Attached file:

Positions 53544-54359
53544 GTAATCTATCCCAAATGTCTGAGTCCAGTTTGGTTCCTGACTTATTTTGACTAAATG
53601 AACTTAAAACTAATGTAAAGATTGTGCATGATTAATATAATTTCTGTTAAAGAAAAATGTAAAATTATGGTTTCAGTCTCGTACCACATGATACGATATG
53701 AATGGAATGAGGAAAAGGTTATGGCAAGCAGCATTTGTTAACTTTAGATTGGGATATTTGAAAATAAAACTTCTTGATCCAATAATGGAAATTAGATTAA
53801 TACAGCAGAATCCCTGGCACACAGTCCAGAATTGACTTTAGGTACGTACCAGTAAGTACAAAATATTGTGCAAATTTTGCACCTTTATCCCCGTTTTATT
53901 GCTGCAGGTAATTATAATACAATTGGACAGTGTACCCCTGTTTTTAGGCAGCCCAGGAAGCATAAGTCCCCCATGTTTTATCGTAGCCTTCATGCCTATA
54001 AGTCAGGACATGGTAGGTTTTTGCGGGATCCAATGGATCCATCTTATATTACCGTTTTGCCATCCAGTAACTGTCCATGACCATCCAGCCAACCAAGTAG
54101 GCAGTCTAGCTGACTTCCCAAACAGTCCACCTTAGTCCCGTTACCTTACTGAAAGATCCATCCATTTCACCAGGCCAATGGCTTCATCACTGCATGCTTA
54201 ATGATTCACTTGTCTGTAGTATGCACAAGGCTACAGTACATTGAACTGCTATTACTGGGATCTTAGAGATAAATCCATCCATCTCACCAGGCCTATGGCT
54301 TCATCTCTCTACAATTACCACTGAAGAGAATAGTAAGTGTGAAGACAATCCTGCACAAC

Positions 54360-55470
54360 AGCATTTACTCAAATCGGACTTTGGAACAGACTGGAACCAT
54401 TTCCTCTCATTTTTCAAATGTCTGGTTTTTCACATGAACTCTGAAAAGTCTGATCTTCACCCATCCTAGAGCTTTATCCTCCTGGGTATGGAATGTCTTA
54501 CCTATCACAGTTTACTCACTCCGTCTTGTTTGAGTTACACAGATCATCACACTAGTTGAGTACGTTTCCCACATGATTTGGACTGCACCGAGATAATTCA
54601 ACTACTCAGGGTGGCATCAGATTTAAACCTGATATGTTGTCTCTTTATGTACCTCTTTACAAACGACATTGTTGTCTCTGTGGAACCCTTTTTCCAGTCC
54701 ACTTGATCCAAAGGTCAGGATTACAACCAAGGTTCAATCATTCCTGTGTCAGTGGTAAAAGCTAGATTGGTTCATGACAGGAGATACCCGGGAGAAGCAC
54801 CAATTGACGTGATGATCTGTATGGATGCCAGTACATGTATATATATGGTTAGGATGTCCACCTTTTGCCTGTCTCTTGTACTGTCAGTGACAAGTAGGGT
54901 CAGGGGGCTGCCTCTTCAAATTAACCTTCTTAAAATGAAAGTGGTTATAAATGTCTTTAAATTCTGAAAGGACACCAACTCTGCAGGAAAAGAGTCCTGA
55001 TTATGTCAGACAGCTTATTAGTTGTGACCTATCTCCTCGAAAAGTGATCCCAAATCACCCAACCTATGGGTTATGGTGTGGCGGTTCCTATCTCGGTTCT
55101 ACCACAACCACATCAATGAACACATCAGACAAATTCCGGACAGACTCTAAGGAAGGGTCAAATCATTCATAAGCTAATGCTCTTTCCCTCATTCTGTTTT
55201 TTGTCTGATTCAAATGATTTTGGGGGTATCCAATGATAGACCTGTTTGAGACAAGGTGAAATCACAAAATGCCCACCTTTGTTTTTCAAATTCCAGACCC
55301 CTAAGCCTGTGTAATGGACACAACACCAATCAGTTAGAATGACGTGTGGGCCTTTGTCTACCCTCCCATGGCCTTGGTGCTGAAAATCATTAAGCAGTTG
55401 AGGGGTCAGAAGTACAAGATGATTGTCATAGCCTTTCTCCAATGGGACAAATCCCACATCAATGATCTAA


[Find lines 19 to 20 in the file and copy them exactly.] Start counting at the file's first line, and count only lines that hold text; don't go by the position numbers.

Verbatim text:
55001 TTATGTCAGACAGCTTATTAGTTGTGACCTATCTCCTCGAAAAGTGATCCCAAATCACCCAACCTATGGGTTATGGTGTGGCGGTTCCTATCTCGGTTCT
55101 ACCACAACCACATCAATGAACACATCAGACAAATTCCGGACAGACTCTAAGGAAGGGTCAAATCATTCATAAGCTAATGCTCTTTCCCTCATTCTGTTTT